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Mr Blaine did not approve of women in his office or taking part in business discussions. Melisande longed for India with a pang sharp enough to make her wince.

After the to-do of handshakes, cards and introductions, Mr Blaine dusted off his chair for her, back rigid, head high. He didn’t need to say a word, Melisande saw his disapproval.

“Thank you,” she said, settling herself, and smiled politely.

“Aye, weel I dinna expect to be seating the ladies,” he responded, his Scottish ancestry clear in his voice, “not in my office.”

The office, slightly dusty round the edges, had clean window panes, plants on the windowsills and a loaded desk. Decorated with wooden panelling, heavy brown paintwork and a cream ceiling, it was a working man’s office, Melisande thought, a busy working man and hopefully an honest man.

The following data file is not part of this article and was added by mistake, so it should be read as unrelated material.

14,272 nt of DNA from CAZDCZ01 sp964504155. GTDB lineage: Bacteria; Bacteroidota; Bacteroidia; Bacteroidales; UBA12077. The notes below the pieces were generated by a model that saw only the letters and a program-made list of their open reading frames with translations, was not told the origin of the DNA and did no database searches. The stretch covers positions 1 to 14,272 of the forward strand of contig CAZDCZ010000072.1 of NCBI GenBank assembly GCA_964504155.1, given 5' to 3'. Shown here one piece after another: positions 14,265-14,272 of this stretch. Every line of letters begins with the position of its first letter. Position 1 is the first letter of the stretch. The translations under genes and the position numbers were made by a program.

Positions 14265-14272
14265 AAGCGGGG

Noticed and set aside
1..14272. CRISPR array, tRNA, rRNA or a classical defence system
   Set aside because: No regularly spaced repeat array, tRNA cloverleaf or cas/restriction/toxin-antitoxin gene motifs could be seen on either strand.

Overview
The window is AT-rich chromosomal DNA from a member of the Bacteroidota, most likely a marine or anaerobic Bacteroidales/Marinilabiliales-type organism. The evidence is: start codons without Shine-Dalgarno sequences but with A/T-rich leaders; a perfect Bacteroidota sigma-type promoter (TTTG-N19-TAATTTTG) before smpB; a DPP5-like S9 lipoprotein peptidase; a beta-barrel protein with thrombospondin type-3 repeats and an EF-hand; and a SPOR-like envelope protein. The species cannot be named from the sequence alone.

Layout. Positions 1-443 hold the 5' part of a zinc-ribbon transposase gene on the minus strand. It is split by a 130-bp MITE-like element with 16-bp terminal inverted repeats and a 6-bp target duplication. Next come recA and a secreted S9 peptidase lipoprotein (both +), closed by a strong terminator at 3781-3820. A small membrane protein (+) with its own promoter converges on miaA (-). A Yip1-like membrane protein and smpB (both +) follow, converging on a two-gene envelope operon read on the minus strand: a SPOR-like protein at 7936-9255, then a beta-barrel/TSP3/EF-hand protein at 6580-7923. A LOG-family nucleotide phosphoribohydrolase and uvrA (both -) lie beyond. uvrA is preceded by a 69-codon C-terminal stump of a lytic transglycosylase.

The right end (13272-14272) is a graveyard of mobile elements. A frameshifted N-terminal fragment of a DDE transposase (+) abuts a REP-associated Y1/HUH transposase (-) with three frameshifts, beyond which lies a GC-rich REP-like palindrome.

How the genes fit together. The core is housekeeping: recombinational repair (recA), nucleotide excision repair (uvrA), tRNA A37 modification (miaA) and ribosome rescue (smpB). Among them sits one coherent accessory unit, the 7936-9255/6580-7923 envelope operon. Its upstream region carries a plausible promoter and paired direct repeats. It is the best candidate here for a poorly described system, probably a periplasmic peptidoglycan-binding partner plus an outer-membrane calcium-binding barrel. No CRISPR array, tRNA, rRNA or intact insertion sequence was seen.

He was. He pushed his spectacles down from his forehead onto his generous nose, listening to Jeri’s enthusiastic explanation intently. His first questions showed his quality as he sorted out matters financial, legal and even took in their hopes and wishes. It was his final questions which floored Jeri and Richard.

“How do you expect to farm? How much work are you willing to do? How much work can you do?” His face expressed mild interest, he didn’t look her men up and down to make a point about their well-cut city suits, double breasted overcoats, suede gloves and matching trilbies, a contrast to his easy fitting suit and low collared shirt. He did nothing to point out that Jeri and Richard looked what they were, well to do young men, not manual workers, but his questions brought the contrast to mind.


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